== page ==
For African countries, the inclusion of the AU as a member of the G20 during India’s presidency provides an opportunity for African countries, BRICS+, all members of the G20 and important individual partners, such as China, to jointly champion the AU’s Agenda 2063.

By focussing on climate change, among other issues, the ministers highlighted probably the biggest challenge of our time. In January 2024, UN Secretary General, Antonio Guterres appealed to world leaders to act on climate threats and ensure a just and equitable transition to renewable energy.

In a special address at the World Economic Forum Annual Meeting of 2024, Guterres urged leaders to tackle the existential threats posed by climate change, among other issues, noting that geopolitical polarisation and a lack of effective global strategy to deal with contemporary challenges aggravated global risks.

He pointed out that 2023 had been the hottest year on record, with droughts, storms, fires and floods wreaking havoc on countries and communities, and that the planet was heading for a scorching 3°C increase in global temperatures.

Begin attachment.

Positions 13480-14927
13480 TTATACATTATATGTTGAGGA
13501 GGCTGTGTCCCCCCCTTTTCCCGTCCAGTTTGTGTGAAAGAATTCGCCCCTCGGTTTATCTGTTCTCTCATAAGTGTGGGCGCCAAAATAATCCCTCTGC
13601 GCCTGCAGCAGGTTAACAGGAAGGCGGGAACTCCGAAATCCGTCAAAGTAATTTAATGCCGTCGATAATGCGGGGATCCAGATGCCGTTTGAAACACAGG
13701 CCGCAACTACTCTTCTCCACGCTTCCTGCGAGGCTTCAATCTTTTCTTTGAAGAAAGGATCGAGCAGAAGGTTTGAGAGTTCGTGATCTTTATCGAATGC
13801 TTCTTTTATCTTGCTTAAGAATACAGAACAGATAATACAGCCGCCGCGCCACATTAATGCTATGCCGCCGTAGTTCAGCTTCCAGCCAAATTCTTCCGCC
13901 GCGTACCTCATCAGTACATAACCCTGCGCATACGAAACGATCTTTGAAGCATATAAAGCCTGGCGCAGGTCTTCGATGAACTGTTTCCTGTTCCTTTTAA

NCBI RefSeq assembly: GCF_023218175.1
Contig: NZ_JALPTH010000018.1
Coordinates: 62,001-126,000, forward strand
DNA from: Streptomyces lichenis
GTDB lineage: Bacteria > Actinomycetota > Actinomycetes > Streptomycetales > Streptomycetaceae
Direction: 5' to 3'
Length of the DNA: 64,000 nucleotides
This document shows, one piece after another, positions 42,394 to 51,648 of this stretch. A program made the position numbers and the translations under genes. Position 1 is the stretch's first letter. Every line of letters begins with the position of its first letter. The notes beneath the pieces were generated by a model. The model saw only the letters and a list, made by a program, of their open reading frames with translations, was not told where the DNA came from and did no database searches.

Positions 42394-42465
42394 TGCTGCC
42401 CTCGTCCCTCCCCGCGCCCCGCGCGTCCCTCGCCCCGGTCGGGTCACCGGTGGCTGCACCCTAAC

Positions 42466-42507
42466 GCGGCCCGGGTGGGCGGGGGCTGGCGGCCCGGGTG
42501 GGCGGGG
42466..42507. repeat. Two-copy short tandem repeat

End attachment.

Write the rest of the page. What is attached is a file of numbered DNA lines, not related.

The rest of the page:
The BRICS+ ministers called the international community to fully implement the Convention and the Agreements related to climate change. They reiterated that the objectives and provisions of the UN Framework Convention on Climate Change and its Paris Agreement, including its principles of equity and common but differentiated responsibilities and respective capabilities, in the light of different national circumstances, must be honoured.

While BRICS+ would need intense political clout to push other parties to meet their commitments towards climate change, the nations could leverage their internal relations and resources to address intra-BRICS+ capacity and technological needs to allow their peers to grow their capabilities to respond to climate change-induced challenges.

Most countries in the Global South need adaptable faster transfer of low-cost climate technologies that are affordable, accessible and sustainable to combat challenges of climate change. Enhanced capacity building, affordable, adequate, predictable and timely new additional financial resources within BRICS+ would enable crucial climate action in member countries.

Member countries such as China topping global technological innovation and pace towards addressing climate change could play an important role in stimulating technological uptake, with countries like South Africa and others positioned for possible rapid tech-take off.